I'm a Swedish writer, and instructor of the peaceful martial art aikido. In addition to fiction, I've written books about Taoism as well as other Chinese and Japanese traditions. I'm also a historian of ideas, researching the thought patterns in creation myths. Google Profile
. Here is my personal website: stenudd.com
Introduction to Taoism, and the distinction between Taoist philosophy and Taoist religion.
The first Taoist. The legendary founder of Taoism.
The ancient source text of Taoism - each chapter explained.
Tao Te Ching, the printed book and ebook. What it contains and how to get it.
The first chapter of Tao Te Ching in 76 English versions.
The complete Tao Te Ching translation from 1891 by James Legge.
Tao Te Ching interpreted by the occultist Aleister Crowley, from 1923.
The great 4th century BC Taoist Chuang Tzu and his writing.
The most prominent ones of the ancient Taoists.
What's with the spelling of Chinese words?
The 81 chapters of Tao Te Ching sorted by themes.
388 quotes from the Tao Te Ching sorted by topics.
All the 81 chapters of the Tao Te Ching in a blog, where you can comment.
How to get in touch with me.
My Other Websites:
I Ching Online
The 64 hexagrams of the Chinese classic I Ching and what they mean in divination. Try it online for free.
Qi Energy Exercises
The ancient Chinese life energy qi (chi) explained, with simple instructions on how to exercise it.
The many life force beliefs all over the world, ancient and modern, explained.
Creation stories from around the world, and the ancient cosmology they reveal.
Taoismen på svenska
Books by Stefan Stenudd:
Cosmos of the Ancients
The Greek philosophers and what they thought about cosmology, myth, and the gods, by Stefan Stenudd. Click the image to see the book at Amazon.
Qi - Increase your life energy
The life energy qi (also chi or ki) explained, with exercises on how to awaken, increase, and use it. Click the image to see the book at Amazon.
Basic Concepts of the Peaceful Martial Art
Aikido principles, philosophy, and basic ideas. Click the image to see the book at Amazon.
Taoist Philosophy and Religion
Tao Chia and Tao Chiao
In its original form, Taoism is not a religion. Gods and the afterlife are vague, almost non-existent. It is all about here and now: how to live a pleasant life, without causing unnecessary commotion or distress.
Tao, the Way, is a kind of natural law behind all of creation. The one who can harmonize with it is sure to find bliss.
Basically, there are two forms of Taoism: the philosophy and the religion. The former, which is the oldest, is called Tao chia
(also spelled Dao jia
), and the latter Tao chiao
). When westerners talk about Taoism as a religion, they refer to Tao chiao - often unknowingly. Tao chia has little to do with gods, the afterlife, and such matters. It is a philosophy for the here and now.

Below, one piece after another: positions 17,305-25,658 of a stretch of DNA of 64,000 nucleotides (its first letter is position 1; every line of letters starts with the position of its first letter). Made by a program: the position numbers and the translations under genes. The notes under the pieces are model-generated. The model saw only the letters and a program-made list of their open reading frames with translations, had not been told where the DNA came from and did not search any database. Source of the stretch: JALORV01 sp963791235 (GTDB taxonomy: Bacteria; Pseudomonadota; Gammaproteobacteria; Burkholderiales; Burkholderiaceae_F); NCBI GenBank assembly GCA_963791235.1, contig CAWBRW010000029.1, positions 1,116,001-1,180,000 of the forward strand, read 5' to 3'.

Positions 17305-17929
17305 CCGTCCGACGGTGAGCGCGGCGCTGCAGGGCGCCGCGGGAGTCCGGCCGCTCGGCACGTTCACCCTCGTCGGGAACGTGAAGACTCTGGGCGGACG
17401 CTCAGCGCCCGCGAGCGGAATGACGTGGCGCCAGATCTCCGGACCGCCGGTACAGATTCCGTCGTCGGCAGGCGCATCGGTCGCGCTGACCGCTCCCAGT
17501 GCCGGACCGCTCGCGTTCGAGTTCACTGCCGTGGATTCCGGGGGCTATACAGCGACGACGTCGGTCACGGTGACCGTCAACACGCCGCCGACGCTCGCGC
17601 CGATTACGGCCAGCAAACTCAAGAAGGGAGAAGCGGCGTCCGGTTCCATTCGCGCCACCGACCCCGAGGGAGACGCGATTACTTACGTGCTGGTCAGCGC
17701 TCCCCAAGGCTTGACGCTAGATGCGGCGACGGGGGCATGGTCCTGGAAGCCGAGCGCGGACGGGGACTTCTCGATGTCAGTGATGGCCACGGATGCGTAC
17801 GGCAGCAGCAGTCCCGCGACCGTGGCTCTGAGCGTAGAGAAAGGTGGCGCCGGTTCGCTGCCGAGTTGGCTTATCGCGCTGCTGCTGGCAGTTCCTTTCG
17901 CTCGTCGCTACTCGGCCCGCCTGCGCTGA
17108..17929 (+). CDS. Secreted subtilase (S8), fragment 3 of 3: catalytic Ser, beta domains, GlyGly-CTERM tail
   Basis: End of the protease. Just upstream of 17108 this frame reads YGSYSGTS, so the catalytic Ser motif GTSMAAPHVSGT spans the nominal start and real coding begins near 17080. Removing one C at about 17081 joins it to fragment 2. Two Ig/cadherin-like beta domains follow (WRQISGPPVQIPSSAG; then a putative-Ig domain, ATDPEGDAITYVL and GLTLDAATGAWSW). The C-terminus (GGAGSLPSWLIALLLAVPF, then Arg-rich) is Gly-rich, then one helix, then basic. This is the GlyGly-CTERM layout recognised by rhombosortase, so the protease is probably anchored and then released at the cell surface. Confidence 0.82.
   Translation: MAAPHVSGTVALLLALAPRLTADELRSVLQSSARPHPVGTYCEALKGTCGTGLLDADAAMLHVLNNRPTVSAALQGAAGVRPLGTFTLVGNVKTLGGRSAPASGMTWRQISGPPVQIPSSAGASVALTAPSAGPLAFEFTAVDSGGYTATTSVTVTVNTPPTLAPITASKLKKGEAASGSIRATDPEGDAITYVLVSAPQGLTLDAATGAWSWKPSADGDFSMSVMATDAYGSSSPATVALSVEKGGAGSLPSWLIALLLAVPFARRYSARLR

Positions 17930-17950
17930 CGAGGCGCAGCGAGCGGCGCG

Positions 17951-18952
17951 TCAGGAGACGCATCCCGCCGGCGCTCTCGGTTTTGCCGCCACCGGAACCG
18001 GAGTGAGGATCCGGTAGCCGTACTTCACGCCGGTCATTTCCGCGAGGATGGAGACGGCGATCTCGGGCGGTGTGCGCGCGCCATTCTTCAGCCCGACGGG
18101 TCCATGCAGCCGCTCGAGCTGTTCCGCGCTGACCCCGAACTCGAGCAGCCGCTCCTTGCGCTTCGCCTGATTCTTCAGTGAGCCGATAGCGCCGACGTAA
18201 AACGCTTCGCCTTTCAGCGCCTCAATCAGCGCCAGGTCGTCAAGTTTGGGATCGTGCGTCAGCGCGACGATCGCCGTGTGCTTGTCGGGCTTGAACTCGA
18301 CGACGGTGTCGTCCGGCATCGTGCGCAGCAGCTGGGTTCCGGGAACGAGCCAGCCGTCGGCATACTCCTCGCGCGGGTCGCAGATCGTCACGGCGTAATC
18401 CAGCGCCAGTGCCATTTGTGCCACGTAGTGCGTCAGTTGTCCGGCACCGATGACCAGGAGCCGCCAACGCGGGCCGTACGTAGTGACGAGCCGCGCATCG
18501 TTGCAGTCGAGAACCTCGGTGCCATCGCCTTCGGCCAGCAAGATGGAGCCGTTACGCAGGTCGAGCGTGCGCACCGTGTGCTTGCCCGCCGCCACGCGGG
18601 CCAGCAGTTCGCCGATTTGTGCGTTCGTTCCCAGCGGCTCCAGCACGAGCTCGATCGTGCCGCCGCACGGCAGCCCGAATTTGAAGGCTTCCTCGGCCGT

The two major sources to Tao chia, the Taoist philosophy, are Lao Tzu and Chuang Tzu, who both lived several centuries BC. Lao Tzu was the legendary writer of Tao Te Ching, the foremost classic of Taoism. Chuang Tzu has left behind a book named after him, with 33 chapters (whereof at least the first nine are regarded as of his making).
On this website you find both these major works of Taoist philosophy. See the menu on the left.
Taoist religion, Tao chiao
, which is not treated on this website, consisted of a number of rituals and traditions by which to prolong one's life, reach spiritual insight, and come to peace with existence. It is a very rich and complex tradition of mysticism and magical rites that emerged during the later part of the Han dynasty, around the beginning of the Christian Era.
They referred to Tao Te Ching and other Taoist sources, but did so quite liberally, with interpretations that sometimes got very far from the texts they leaned on.
For example, their ideas about longevity were based on Tao Te Ching's chapter 33, which ends with a line that they interpreted: "The one who dies without perishing gets a long life." Findings of the 1970's in Mawangdui show that the accurate reading of that line should be: "The one who dies without being forgotten gets a long life." This form of longevity - in the memory of others - is an old wisdom also found in many other cultures.
Tao Te ching actually expresses no belief in a significantly prolonged life, and certainly not an eternal one.
So, I dare say that the major sources of Taoism agree that Taoism is a philosophy, and not much of a religion.
Tao Te Ching - the Book
Tao Te Ching - The Taoism of Lao Tzu Explained.
The great Chinese Taoist philosophy classic by Lao Tzu translated, and each of the 81 chapters extensively commented. Click the image to see the book at Amazon.
The Ancient Wisdom of the Tao Te Ching by Lao Tzu.
389 quotes from the foremost Taoist classic, divided into 51 prominent topics. Click the image to see the book at Amazon.